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Publication numberUS4443550 A
Publication typeGrant
Application numberUS 06/298,395
Publication dateApr 17, 1984
Filing dateSep 1, 1981
Priority dateSep 1, 1980
Fee statusLapsed
Publication number06298395, 298395, US 4443550 A, US 4443550A, US-A-4443550, US4443550 A, US4443550A
InventorsMakoto Kume, Toshiaki Mizuno
Original AssigneeNippon Sheet Glass Co., Ltd.
Export CitationBiBTeX, EndNote, RefMan
External Links: USPTO, USPTO Assignment, Espacenet
Glass composition suitable for production of fibrous wollastonite, method for producing said wollastonite, and wollastonite obtained thereby
US 4443550 A
Abstract
A glass composition suitable for production of a fibrous wollastonite comprising, in % by weight:
______________________________________
SiO2 35 to 60CaO 30 to 55B2 O3 1 to 30Li2 O 0 to 4Al2 O3 0 to 8and Na2 O + K2 O 0 to 8______________________________________
a method for producing said fibrous wollastonite using the glass composition, and fibrous wollastonite obtained by the method.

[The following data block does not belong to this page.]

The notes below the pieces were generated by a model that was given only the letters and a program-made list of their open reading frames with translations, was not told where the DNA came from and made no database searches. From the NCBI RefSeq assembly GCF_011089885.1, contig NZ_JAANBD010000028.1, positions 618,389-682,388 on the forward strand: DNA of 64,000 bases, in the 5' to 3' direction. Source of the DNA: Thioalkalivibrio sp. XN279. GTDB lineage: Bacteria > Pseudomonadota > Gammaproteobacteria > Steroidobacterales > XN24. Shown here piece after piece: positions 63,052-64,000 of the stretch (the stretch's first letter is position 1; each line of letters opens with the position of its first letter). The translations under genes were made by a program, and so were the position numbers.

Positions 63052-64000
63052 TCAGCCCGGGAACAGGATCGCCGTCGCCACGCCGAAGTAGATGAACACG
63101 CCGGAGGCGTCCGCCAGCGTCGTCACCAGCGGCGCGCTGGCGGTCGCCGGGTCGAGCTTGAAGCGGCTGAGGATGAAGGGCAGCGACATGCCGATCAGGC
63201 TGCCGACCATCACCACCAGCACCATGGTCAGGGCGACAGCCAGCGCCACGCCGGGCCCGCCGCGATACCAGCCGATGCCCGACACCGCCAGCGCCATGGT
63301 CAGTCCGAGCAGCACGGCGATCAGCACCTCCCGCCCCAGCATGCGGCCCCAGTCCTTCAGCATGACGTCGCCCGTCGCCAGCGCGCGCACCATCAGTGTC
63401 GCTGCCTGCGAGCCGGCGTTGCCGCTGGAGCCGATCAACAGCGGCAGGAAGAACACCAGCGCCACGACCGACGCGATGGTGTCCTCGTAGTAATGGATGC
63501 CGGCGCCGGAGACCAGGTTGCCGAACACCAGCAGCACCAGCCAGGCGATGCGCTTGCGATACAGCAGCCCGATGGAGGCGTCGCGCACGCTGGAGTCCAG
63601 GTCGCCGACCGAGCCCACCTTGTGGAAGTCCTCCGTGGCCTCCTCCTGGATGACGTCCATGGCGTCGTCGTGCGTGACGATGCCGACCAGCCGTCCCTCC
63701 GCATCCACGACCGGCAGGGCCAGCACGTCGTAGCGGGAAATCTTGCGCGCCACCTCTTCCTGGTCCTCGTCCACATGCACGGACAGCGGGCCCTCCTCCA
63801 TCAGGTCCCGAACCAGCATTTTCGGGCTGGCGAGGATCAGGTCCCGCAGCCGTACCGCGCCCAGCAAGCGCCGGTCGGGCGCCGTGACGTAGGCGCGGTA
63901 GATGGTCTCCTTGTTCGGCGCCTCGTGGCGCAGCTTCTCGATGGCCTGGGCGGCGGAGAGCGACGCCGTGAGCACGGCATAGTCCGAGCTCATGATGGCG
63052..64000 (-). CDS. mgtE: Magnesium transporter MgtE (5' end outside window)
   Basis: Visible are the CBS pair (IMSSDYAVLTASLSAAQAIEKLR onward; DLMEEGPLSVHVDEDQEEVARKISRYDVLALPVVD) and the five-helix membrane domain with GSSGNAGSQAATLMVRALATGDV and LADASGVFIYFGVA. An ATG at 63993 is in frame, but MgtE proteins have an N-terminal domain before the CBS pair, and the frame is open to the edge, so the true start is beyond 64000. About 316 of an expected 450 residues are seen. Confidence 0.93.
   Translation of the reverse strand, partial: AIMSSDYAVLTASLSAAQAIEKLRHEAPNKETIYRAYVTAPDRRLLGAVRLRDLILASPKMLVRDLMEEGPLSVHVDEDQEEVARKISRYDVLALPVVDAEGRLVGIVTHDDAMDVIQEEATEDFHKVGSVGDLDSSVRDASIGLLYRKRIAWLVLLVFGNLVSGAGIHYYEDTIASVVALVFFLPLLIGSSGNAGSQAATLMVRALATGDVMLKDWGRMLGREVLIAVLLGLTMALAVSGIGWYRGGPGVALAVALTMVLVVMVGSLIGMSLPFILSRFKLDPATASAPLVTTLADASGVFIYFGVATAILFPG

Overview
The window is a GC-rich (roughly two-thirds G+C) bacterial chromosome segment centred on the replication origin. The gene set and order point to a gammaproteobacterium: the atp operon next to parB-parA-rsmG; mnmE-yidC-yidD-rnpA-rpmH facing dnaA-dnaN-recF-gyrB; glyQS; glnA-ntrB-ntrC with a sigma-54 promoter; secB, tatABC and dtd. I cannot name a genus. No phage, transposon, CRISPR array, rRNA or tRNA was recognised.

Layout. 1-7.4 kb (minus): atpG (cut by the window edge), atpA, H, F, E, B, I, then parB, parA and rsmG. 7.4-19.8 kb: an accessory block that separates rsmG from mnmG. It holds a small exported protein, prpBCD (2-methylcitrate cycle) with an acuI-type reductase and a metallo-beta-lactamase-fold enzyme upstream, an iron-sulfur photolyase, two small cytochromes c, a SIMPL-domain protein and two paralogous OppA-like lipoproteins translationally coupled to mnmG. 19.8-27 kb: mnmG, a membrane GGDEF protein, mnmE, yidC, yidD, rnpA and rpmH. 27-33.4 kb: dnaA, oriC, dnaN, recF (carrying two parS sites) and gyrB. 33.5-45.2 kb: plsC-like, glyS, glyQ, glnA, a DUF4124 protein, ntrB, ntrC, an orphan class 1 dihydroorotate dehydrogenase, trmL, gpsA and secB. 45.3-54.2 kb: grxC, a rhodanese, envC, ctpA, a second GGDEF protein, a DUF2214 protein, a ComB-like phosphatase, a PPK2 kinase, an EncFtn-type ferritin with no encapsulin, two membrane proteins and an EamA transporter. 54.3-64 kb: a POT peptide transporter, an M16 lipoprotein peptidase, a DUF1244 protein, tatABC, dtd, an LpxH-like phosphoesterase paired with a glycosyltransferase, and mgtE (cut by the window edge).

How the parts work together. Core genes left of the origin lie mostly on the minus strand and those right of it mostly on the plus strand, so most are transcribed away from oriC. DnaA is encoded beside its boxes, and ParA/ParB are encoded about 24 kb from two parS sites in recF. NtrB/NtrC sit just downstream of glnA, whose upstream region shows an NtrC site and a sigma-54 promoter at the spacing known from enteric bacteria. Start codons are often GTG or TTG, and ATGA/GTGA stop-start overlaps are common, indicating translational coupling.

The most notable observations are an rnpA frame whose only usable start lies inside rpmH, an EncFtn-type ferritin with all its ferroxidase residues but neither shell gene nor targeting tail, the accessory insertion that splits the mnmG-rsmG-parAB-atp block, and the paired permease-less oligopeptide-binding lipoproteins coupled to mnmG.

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Claims(14)
What is claimed is:
1. A glass composition suitable for production of a fibrous wollastonite consisting essentially of, in % by weight:
______________________________________SiO2        35 to 60CaO              30 to 55B2 O3   1 to 30Li2 O       0 to 4Al2 O3 0 to 8and Na2 O + K2 O             0 to 8,______________________________________
wherein at least one of Li2 O, Al2 O3, and Na2 O is present.
2. A glass composition as in claim 1, consisting essentially of, in % by weight:
______________________________________     SiO2        45 to 55     CaO              35 to 45     B2 O3  1 to 6     Li2 O       0.2 to 2     Al2 O3 1 to 6and       Na2 O + K2 O                      1 to 5.______________________________________
3. A method for producing a fibrous wollastonite which comprises uniformly and simultaneously heat treating all portions of a glass consisting essentially of, in % by weight:
______________________________________SiO2        35 to 60CaO              30 to 55B2 O3   1 to 30Li2 O       0 to 4Al2 O3 0 to 8and Na2 O + K2 O            0 to 8______________________________________
to form a crystallized glass containing therein bundles of needle wollastonite crystals, and thereafter treating the crystallized glass to disintegrate the bundles of the wollastonite crystals by one or more treatment methods including pulverization, rapid cooling of crystallized glass heated to high temperatures, and immersion of the crystallized glass in an aqueous alkaline eluting solution to selectively elute only the glass phase present in the crystallized glass.